“The first time I stepped foot in our local Boys Club I felt at home, the sense of belonging was almost instantaneous, even at seven years old I could see that the Boys Club was not just a place where busy parents sent their kids (like me) to keep them off the streets, but it was also a haven for children who had no parents to speak of. The adults leading the program were former inner-city kids who knew all too well of the pitfalls for anyone growing up in the barrio.”
The experience has a lasting impact on him, and years later, he found himself working with BGCA on a regular basis and becoming one of their ambassadors. He told FOX News Latino, “I grew up going to a Boys & Girls Club in my hometown of Chula Vista. It’s a wonderful organization that I am happy to be a part of. I am one of the spokespeople and the fitness ambassador for all the clubs, and I am trying to keep kids healthy and living a more fit life style.”
At age 10, Lopez’s life in the barrio changed dramatically when talent agent Christine Guerrero saw his high school dance recital and took him on as a client. That’s when he began to see how the outside world – particularly the entertainment industry – viewed diversity.
As he explains in “Just Between Us,” “Most of the calls I went on at this point in LA were for commercials. I didn’t go on a ton of auditions, though, because in this period the sponsors were trying to be more specific about the type and look they wanted, and somehow I fell through the cracks. Either I wasn’t ethnic enough, or I wasn’t American enough. And I didn’t get a lot of the jobs that I auditioned for – more than I could count. ‘Mario, have you considered changing your name? Perhaps to something less ethnic’ was a suggestion I started hearing during this time. Agents and manager types wanted me to make the change to widen my appeal. My dad wouldn’t even consider it. He said, ‘Mario Lopez is your name. That’s what I named you. You should be proud of it.’ Arguments for the name change continued from others. After all, they argued, the respected Mexican actor Anthony Quinn had changed his name from Antonio Rodolfo Quinn Oaxaca. I had a friend Miquel Gil De Montes who changed his name to Mark Roberts. The list went on and on. But dad was right: Mario Lopez was my name.” It was a decision he never came to regret.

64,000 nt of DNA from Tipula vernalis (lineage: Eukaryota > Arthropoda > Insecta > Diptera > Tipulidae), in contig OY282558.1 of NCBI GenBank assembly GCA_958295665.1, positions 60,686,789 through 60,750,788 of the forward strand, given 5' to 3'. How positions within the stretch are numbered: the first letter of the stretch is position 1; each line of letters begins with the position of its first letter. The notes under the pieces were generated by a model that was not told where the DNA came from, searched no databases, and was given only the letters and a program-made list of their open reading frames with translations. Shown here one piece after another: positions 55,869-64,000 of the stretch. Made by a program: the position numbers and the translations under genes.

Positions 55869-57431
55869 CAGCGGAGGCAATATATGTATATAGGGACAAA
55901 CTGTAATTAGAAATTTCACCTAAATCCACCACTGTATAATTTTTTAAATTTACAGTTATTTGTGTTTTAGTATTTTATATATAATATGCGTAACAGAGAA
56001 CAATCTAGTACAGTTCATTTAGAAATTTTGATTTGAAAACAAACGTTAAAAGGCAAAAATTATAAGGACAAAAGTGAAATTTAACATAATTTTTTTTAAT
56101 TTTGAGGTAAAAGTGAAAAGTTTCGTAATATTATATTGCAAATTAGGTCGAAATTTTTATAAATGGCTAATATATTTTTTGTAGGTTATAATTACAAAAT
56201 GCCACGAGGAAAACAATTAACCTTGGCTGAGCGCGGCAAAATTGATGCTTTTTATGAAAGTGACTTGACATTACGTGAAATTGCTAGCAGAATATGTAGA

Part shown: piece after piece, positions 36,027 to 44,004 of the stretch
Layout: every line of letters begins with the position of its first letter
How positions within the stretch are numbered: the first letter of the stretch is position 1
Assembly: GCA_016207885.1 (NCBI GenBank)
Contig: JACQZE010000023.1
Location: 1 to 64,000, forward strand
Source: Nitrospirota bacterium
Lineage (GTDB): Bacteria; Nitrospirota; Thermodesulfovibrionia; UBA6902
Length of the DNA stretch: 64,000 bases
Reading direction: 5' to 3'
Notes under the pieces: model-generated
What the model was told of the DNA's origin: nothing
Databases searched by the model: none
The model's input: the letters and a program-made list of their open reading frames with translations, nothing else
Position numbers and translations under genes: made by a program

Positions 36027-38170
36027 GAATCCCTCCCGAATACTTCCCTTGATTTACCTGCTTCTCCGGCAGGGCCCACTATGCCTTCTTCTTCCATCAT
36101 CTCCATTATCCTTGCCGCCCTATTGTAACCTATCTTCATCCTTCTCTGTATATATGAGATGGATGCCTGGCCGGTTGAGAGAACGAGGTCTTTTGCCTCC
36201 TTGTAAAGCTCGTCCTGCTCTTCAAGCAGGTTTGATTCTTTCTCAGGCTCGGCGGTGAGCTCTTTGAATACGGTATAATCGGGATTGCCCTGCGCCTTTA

Over the ensuing years, Lopez amassed an impressive resume, but he never left Chula Vista in the rear view mirror. In 2013, the National Hispanic Media Coalitions Impact Awards honored Mario Lopez who received their Media Entrepreneur Award. He talked about not just his own work, but the place of Latinos in the Hollywood society, urging the community to tell “universal stories with Latino faces.” He also referenced Chula Vista and addressed his role as someone who strives to impact young Latinos.
“The important thing I realized is you have to have an impact on someone to make a difference,” he told the audience at the awards gala. “When I started working with the Boys & Girls Clubs of America, I realized that’s what it’s all about; giving back and really having an impact on young lives, so other Latinos can say, ‘hey, man, he came from a neighborhood like mine. If he can do it, why not me.’ And that’s what I really want to do.” •